Brush Pile Fishing: Angler Almost Gets Strained (Video)

Tying off to deadwood leaves little room for error

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Every angler has a favorite style of fishing, but not all are equal in terms of risk. Spencer Bauer of the River Certified YouTube channel ups the difficulty by fishing mid-river brush piles for flathead catfish. All goes well until a branch snaps, taking his tie-off point with it and threatening to drag him into the teeth of a strainer. Afterward, he reminds viewers: “Know your water, know your kayak, and know your abilities.”

Fishing Brush Piles Can Be a Strain

Bauer starts off camping in the “absolute middle of nowhere,” seven miles upstream along a remote midwestern river. He uses a cast net to catch shad for bait, then begins paddling toward the take-out, fishing the river’s brush piles along the way.

His first catch turns out to be a turtle, followed by a flathead that Bauer calls a “chunky little fellow.” He drops another bait among the branches and gets a strong hookup, but then his tie-off point snaps. Bauer’s boat begins to drift into the debris as his line tangles.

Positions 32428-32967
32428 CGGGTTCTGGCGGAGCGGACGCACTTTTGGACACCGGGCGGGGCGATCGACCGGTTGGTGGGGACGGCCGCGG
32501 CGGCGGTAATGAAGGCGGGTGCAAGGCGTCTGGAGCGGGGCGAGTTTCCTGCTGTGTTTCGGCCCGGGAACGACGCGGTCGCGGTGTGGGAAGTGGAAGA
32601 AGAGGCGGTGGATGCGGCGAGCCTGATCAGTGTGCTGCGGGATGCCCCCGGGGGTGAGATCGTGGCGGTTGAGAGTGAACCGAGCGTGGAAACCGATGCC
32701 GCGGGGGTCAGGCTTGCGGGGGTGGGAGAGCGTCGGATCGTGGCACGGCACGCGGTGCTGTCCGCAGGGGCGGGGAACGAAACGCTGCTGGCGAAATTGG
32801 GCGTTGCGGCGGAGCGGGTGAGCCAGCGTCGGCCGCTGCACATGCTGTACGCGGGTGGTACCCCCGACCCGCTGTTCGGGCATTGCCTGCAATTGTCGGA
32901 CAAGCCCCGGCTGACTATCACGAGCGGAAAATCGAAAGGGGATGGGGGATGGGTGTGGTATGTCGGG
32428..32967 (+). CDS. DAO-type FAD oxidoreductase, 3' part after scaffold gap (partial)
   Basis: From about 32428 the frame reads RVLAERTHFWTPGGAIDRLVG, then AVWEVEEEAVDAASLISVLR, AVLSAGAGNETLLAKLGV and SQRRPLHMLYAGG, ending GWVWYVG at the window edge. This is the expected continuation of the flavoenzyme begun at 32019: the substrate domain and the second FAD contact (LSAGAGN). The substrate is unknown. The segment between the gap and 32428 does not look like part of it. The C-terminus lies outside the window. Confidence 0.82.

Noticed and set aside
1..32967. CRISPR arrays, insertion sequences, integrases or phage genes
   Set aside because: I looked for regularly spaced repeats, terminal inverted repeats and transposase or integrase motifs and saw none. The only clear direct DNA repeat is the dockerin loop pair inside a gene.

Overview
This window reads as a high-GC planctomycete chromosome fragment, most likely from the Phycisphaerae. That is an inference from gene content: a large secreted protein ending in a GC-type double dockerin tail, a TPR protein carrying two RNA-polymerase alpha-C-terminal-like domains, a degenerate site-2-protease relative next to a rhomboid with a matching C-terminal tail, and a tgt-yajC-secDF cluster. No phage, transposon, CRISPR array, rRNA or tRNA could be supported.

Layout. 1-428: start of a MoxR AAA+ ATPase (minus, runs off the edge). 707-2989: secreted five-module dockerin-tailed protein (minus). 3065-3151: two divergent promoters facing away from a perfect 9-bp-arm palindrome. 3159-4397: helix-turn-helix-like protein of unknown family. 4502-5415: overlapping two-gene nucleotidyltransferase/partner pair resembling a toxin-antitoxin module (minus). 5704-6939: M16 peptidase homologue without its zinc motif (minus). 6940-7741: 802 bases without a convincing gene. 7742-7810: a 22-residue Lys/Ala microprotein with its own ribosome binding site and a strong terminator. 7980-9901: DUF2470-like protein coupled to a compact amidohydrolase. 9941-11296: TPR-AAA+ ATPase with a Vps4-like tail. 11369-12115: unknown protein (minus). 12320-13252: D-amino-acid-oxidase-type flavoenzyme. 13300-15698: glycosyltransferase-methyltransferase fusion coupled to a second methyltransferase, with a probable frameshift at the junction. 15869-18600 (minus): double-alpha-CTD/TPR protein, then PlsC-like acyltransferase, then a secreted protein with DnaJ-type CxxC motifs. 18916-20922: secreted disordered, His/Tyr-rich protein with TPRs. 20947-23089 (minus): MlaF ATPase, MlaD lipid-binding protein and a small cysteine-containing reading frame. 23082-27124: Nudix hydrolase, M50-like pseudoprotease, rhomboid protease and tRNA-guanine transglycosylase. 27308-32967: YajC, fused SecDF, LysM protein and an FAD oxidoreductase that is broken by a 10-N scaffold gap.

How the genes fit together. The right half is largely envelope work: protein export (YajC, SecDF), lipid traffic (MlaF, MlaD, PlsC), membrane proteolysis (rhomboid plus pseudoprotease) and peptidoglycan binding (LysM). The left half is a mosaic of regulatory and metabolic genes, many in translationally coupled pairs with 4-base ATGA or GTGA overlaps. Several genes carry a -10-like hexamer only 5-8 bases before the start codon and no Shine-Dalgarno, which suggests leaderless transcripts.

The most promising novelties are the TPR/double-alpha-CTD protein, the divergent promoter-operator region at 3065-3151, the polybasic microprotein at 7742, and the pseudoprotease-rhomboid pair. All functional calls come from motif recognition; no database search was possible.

angler struggles to avoid capsizing while fishing a brush pile
Shifting branches in a brush pile can snag your line and cause all sorts of trouble. | Feature image: River Certified/YouTube

“Man, if he was 50 [pounds] I would have been really screwed,” Bauer says of the fish on hook. “I’m probably going to break a rod…possibly lose one.” Luckily he keeps his cool, lands the flathead and comes out unscathed.

“Lots of winning, other than the fact I almost died.”

“My style of fishing isn’t for everyone,” Bauer warns in the video description, “especially someone who is just starting to learn to kayak. They call brush piles ‘strainers’ for a reason.”

While the woody debris provides great underwater terrain for fish, shifting branches in a brush pile can snag your line and cause all sorts of trouble. Combined with current, a sudden hook-up can drag you into the debris and capsize your kayak in dangerous conditions. That’s why, regardless of your skill level or personal style of fishing, it is most important to always wear a PFD.

For more information on how to stay safe around strainers, see Jeff Little’s video on 4 Strokes To Survive River Strainers.


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